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    We can't afford to lose it can we. I think the monetary and banking system are fundamentally flawed and unsustainable in the long term, but be that as it may, it's the system we've got and as things stand, the UK needs those banks here or we'll have a gaping hole in our GDP which would be disastrous.
     
  5. Rich_L

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    The government isn't that stupid, although that said if the opinion polls were in favour enough, the Cameron/Osborne combo might be populist enough to go along with it, it would be in line with the NuTories performance so far on financial matters anyway.
     
    Last edited: Jan 4, 2010
  6. rypt

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    If the EU introduced this measure together, and introduced a few other measures then no it cannot be done from anywhere.

    For instance, consider if the following rules were introduced:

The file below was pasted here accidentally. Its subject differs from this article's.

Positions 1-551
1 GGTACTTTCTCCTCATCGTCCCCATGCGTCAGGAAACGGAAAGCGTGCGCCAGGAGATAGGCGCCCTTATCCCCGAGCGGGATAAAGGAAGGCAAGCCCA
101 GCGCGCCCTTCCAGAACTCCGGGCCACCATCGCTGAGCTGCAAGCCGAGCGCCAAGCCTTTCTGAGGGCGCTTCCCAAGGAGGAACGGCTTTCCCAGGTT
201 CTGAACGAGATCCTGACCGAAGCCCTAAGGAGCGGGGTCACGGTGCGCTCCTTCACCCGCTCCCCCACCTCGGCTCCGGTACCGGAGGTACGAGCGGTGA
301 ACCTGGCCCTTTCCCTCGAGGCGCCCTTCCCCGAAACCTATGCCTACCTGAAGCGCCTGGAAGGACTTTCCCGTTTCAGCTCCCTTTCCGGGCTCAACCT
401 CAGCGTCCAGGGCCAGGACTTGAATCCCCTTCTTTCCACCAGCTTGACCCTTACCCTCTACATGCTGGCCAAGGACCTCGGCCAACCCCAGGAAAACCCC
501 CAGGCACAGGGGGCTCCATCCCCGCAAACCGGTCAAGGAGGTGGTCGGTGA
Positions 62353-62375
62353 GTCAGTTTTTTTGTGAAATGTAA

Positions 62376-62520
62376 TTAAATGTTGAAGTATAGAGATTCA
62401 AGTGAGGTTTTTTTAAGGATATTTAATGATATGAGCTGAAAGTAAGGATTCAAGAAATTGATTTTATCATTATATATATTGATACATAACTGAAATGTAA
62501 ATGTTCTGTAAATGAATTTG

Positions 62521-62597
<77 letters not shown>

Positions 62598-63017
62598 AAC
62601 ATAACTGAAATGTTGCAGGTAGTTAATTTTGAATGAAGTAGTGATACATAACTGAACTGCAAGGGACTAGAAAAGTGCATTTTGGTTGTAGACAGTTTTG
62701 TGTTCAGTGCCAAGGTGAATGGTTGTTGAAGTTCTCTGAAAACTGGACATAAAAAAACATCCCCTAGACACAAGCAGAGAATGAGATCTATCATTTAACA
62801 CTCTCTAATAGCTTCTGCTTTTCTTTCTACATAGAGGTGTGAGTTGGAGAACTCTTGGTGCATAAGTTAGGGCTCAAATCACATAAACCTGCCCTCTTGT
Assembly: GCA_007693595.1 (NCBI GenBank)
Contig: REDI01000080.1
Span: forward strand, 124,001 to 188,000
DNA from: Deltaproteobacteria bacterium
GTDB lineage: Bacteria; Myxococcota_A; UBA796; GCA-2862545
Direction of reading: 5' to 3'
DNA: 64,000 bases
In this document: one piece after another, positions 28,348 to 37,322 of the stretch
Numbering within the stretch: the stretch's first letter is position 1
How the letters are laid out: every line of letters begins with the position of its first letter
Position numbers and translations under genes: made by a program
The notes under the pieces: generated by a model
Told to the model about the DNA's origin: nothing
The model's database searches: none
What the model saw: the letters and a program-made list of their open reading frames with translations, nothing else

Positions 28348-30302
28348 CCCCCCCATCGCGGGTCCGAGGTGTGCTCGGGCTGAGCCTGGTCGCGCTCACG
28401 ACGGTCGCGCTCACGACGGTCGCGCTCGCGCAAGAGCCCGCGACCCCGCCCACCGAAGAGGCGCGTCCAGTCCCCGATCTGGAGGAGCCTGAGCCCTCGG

1) An investment "company" can only invest in a market where it pays tax on the said investments. SO if you invest in say RBS, who are on the LSE, then you must pay taxes for this investment (and any profits from it) in the UK.

    2) If you want to have a commercial presence in the EU of over "xxx bn" then the EU operation must be listed on an EU stock exchange

    and so on
     
  7. Dolph

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    This is the problem with having a governmental system based on a fallacy...
     
  8. dirtydog

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    Never, ever underestimate people's potential for stupidity, especially politicians...
     
  9. Dolph

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    Wow, just when I thought Labour had the monopoly on crippling an economy 101...
     
  10. daz